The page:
Our daily priority is to feed our children, from proper diet during pregnancy, to keeping the pantry stocked for teenagers.  My family is currently feeding children aged three and under, but I have already found some “life hacks” that can make mother’s task less daunting.  To the mothers just a step behind me, here are my tips and tricks.

From an experienced mother living on the other end of No Man’s Land, here are some ideas for simple, convenient, yet healthy eating posted on Prairie Dust Trail.

Freeze Ahead

To begin with, cooking is an impossible task with a newborn in the house.  Babies require so much attention that nothing else will be accomplished for several weeks.  That’s okay.  Accept that life will become slow and basic, and plan accordingly.  First time around, my dear “Mother by Love” sent quite a few meals for us to subsist upon (along with her RICH, milk-boosting, hot chocolate.)  The next time around, I got ready.  Any leftovers large enough, I froze.  Sometimes I had the energy to double recipes so I could save the extra food for what was to come.  Even though the twins came two months early, I still had two weeks’ worth of meals in the freezer by the time we brought them home.  There I was, with a toddler, new twins, an abdominal incision, and much of the familiar help I was counting on was tied up with another new mother’s health crises – but I had my freezer full of food.  Adjusting to home life was much easier with that convenience.  Especially to the first-time mom, I recommend this preparation.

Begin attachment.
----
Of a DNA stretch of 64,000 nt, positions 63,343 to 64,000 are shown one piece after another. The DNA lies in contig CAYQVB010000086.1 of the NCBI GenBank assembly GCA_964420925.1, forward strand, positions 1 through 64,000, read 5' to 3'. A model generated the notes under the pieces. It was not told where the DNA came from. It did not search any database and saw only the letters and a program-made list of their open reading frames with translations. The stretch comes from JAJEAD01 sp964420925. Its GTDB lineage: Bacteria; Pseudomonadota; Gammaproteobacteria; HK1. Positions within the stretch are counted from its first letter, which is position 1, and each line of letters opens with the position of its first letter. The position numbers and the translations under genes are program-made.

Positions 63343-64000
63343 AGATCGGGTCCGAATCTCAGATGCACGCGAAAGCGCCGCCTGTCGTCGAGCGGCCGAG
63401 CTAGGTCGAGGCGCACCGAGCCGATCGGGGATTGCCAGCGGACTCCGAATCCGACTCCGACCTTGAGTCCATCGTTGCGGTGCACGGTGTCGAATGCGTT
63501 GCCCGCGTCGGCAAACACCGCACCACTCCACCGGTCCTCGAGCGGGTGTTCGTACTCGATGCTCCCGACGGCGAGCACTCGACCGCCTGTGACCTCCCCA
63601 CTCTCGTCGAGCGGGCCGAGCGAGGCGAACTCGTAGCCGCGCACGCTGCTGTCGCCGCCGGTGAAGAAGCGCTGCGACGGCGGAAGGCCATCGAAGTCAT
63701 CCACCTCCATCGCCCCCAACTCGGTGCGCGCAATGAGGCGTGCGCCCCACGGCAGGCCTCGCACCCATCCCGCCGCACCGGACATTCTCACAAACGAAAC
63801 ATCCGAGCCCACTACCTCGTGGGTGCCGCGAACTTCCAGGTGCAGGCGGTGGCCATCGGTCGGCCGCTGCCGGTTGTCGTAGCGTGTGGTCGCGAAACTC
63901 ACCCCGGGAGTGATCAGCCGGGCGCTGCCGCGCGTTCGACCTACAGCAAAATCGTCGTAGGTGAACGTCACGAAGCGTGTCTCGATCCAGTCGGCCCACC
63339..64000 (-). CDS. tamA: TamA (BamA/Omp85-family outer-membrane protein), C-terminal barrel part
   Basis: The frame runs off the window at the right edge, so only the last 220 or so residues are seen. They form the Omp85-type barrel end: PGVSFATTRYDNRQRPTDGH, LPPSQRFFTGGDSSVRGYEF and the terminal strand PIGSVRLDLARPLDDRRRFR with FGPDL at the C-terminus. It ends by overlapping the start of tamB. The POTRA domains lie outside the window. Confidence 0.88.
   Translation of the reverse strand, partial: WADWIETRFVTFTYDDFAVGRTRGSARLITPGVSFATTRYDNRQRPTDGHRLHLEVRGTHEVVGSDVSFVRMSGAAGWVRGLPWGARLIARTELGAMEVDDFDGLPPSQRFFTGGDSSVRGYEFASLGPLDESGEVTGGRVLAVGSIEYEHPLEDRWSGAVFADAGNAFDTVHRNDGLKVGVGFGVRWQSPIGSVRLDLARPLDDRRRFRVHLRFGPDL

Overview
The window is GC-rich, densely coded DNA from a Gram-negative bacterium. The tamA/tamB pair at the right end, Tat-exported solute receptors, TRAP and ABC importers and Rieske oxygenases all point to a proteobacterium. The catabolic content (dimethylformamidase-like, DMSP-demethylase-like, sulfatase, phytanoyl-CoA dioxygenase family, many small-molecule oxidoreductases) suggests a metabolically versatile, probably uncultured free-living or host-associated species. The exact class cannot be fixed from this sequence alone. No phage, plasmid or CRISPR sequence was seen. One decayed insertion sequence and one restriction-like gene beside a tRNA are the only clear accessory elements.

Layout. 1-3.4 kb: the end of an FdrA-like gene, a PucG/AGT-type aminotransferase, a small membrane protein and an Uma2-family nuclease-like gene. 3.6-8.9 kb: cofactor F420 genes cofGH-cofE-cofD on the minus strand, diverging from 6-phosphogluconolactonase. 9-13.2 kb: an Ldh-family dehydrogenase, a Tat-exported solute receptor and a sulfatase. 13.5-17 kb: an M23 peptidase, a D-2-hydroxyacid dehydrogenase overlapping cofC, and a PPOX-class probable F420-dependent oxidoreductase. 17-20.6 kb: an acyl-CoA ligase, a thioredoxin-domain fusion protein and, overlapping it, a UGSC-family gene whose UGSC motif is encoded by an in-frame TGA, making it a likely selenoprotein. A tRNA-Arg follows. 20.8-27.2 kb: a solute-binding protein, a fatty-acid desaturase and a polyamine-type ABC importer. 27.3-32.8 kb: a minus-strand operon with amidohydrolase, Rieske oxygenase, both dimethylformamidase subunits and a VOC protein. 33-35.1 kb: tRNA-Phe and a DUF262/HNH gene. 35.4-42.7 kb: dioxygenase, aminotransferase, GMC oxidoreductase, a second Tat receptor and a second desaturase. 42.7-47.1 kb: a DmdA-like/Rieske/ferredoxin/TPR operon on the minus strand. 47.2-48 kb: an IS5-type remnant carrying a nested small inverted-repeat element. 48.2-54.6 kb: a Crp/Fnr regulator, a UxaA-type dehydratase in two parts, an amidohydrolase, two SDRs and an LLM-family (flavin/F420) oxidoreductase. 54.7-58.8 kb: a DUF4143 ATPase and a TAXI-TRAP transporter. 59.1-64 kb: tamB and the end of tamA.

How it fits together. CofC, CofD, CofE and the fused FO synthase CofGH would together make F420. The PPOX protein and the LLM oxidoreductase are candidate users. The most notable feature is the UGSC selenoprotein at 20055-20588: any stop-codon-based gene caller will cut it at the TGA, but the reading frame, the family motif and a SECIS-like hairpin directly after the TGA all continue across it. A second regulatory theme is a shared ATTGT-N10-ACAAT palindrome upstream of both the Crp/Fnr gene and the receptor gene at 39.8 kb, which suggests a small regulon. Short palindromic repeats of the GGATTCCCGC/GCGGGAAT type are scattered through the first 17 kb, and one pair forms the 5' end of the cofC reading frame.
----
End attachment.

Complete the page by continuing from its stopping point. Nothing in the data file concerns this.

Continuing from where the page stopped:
Mix Formula Once a Day

With the help of some haywire hormones, a mom’s instincts scream at her to care for the little one.  There is a mad dash in mother’s mind to feed baby IMMEDIATELY once he is hungry.  It’s one of those feelings you must experience to understand.  What can be done to ease the urgency and stress?

If you are not exclusively breastfeeding, you must take the time to fill a bottle with water, measure scoops of formula in your sleep-deprived state, and hope that you didn’t lose count while a baby wails that special manner that tugs at your very soul.  Thankfully, you only have to do this once a day, not at every feeding.  To keep from taxing the twins’ immature immune systems, I had to use boiling water to sterilize the formula.  So, I poured enough boiling water to a day’s feedings into a Mason jar, added the formula, and mixed it with a whisk.  The formula was good for 24 hours in the refrigerator.

Make Pumping Easier on Yourself